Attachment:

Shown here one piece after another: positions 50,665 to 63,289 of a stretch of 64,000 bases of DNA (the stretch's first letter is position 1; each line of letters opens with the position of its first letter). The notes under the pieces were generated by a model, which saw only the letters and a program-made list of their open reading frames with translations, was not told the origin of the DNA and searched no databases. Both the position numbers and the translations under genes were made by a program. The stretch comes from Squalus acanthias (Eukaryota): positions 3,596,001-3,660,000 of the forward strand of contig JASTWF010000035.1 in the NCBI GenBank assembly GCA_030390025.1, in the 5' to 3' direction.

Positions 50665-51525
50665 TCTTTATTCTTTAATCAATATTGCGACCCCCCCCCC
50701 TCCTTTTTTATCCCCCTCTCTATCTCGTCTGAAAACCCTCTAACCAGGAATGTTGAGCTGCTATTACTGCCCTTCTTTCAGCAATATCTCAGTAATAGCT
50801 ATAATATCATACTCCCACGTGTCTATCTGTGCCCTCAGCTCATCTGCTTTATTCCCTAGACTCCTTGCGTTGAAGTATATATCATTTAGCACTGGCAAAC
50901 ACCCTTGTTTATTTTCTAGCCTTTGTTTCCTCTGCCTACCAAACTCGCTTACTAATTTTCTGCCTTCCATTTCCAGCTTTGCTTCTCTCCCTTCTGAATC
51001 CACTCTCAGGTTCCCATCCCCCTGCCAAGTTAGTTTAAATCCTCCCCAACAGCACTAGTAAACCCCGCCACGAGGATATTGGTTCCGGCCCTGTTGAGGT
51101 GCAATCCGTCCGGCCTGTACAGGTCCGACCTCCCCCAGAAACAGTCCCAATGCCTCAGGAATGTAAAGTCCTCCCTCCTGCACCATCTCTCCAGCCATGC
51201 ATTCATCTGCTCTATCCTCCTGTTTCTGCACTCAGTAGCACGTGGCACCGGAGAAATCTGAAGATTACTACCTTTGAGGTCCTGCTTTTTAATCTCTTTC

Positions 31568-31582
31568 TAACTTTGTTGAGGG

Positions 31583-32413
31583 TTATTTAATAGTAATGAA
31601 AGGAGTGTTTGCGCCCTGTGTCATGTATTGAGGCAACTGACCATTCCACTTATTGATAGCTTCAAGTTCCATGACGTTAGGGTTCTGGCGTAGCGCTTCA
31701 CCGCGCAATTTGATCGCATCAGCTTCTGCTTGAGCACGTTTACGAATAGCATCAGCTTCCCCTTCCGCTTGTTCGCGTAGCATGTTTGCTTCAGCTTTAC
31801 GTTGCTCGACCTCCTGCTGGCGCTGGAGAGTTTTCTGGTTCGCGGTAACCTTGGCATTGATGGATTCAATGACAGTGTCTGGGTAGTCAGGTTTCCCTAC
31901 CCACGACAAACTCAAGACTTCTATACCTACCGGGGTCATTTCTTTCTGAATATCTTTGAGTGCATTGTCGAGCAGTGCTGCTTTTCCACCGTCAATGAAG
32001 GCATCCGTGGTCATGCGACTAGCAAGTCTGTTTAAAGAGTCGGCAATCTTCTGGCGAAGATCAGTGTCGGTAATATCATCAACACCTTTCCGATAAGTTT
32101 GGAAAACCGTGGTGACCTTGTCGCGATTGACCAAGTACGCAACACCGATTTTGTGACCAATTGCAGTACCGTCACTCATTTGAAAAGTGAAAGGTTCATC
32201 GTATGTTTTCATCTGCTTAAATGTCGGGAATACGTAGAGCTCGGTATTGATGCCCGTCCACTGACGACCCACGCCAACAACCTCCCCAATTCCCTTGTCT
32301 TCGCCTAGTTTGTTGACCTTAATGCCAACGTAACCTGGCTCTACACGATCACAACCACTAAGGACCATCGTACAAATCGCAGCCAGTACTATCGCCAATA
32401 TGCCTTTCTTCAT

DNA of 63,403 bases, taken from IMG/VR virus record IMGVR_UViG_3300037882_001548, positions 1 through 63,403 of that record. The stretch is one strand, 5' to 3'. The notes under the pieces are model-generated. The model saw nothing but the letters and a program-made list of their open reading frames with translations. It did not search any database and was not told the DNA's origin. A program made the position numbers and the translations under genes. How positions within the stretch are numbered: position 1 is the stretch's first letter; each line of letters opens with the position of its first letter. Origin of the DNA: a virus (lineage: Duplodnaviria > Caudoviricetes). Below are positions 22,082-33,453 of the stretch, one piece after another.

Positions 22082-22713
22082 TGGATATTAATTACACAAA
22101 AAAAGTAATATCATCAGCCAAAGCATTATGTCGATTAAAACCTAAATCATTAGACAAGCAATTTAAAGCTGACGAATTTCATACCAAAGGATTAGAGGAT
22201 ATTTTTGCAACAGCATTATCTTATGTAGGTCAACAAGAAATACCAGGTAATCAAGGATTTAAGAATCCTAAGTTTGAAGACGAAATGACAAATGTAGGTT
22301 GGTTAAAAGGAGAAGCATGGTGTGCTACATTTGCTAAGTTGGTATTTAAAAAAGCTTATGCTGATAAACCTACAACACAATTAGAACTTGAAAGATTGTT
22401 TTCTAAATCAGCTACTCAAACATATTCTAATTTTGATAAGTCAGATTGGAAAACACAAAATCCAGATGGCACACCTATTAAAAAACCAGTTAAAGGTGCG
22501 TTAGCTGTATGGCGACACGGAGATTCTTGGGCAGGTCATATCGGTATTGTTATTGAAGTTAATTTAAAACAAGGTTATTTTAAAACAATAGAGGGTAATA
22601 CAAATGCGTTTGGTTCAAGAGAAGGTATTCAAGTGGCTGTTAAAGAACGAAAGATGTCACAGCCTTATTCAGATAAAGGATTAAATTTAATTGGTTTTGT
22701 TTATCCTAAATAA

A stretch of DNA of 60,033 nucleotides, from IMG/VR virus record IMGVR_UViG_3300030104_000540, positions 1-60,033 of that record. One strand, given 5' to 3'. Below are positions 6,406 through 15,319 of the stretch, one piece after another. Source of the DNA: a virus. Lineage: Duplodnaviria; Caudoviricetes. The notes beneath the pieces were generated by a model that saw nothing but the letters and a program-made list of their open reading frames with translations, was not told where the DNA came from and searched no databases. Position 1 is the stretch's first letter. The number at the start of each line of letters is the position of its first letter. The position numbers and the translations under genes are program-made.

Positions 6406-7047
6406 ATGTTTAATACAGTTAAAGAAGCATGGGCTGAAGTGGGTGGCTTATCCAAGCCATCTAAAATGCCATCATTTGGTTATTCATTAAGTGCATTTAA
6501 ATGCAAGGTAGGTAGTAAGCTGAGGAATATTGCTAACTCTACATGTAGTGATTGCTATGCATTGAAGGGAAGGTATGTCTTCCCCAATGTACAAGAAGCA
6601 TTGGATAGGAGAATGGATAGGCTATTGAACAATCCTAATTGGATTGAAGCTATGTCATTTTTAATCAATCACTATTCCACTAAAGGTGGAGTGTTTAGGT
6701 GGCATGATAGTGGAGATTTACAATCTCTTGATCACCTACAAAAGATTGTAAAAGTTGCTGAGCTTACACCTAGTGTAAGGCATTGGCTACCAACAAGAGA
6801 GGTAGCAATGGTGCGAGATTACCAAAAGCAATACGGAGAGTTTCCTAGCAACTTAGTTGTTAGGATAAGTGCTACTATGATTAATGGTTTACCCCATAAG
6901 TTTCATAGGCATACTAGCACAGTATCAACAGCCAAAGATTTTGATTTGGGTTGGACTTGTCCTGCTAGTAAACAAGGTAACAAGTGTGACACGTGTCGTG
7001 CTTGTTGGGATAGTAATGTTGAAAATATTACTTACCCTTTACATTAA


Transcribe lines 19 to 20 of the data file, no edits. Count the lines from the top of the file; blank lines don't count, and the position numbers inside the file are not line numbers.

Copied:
32101 GGAAAACCGTGGTGACCTTGTCGCGATTGACCAAGTACGCAACACCGATTTTGTGACCAATTGCAGTACCGTCACTCATTTGAAAAGTGAAAGGTTCATC
32201 GTATGTTTTCATCTGCTTAAATGTCGGGAATACGTAGAGCTCGGTATTGATGCCCGTCCACTGACGACCCACGCCAACAACCTCCCCAATTCCCTTGTCT